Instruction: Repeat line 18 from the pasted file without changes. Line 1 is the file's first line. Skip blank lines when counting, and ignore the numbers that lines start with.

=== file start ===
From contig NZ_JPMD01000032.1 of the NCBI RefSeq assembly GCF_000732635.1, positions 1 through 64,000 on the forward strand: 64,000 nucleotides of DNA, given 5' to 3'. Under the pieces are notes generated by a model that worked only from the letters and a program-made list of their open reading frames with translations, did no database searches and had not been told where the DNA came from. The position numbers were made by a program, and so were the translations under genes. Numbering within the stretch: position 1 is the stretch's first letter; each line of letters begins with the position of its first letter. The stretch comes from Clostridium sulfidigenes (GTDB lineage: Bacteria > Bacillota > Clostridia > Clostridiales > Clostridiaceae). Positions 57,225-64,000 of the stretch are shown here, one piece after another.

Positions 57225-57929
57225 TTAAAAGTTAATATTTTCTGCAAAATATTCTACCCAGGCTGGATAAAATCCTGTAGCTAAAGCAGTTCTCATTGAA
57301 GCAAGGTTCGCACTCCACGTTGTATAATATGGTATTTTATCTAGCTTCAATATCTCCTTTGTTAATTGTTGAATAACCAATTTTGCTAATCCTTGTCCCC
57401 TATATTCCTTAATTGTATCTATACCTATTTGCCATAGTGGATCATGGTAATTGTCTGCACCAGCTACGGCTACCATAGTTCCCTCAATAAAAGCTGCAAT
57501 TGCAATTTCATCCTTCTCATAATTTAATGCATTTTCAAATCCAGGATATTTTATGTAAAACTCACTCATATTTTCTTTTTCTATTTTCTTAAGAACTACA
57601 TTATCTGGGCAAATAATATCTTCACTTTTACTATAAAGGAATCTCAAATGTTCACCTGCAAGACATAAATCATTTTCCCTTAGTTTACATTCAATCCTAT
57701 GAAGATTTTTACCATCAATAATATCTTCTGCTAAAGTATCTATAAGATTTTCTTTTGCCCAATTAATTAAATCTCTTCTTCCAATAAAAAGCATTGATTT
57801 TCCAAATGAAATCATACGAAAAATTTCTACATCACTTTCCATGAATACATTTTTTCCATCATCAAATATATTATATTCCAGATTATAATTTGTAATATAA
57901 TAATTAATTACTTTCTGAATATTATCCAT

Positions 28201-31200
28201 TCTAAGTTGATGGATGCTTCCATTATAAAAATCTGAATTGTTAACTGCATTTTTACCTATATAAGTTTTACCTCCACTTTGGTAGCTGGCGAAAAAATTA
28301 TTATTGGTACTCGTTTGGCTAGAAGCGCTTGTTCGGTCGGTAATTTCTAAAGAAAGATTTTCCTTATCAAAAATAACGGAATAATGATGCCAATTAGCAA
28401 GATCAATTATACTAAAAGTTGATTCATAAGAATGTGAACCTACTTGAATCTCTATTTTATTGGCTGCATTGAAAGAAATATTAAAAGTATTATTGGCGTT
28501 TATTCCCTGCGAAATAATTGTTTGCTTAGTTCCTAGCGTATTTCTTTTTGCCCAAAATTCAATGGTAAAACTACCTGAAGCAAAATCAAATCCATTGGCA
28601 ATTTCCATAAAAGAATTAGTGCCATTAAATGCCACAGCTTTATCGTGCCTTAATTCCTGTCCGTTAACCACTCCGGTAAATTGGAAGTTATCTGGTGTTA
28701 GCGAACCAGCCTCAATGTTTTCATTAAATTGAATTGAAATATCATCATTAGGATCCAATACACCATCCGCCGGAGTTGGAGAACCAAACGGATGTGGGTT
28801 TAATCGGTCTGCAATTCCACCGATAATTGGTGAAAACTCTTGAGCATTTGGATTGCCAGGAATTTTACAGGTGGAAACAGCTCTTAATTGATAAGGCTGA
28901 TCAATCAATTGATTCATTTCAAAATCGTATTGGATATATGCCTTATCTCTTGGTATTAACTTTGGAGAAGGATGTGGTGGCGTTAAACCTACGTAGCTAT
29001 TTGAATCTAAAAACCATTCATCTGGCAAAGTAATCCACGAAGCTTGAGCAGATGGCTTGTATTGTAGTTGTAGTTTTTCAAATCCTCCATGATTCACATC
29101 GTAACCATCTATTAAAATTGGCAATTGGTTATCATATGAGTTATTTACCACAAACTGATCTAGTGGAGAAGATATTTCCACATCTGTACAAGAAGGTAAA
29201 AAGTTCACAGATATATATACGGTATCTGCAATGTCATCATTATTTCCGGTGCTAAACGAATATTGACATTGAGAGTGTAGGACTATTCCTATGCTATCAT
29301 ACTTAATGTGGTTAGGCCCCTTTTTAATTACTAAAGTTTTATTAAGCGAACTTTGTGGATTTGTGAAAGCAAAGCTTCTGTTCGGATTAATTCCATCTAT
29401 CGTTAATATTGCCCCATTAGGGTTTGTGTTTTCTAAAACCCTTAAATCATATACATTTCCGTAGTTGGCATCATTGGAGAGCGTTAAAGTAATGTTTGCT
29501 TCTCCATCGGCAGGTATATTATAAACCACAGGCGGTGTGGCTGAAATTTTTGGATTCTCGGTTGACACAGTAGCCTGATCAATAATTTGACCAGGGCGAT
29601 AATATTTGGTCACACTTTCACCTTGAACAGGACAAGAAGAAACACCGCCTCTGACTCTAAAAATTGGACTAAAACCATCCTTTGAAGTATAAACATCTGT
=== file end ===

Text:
28801 TAATCGGTCTGCAATTCCACCGATAATTGGTGAAAACTCTTGAGCATTTGGATTGCCAGGAATTTTACAGGTGGAAACAGCTCTTAATTGATAAGGCTGA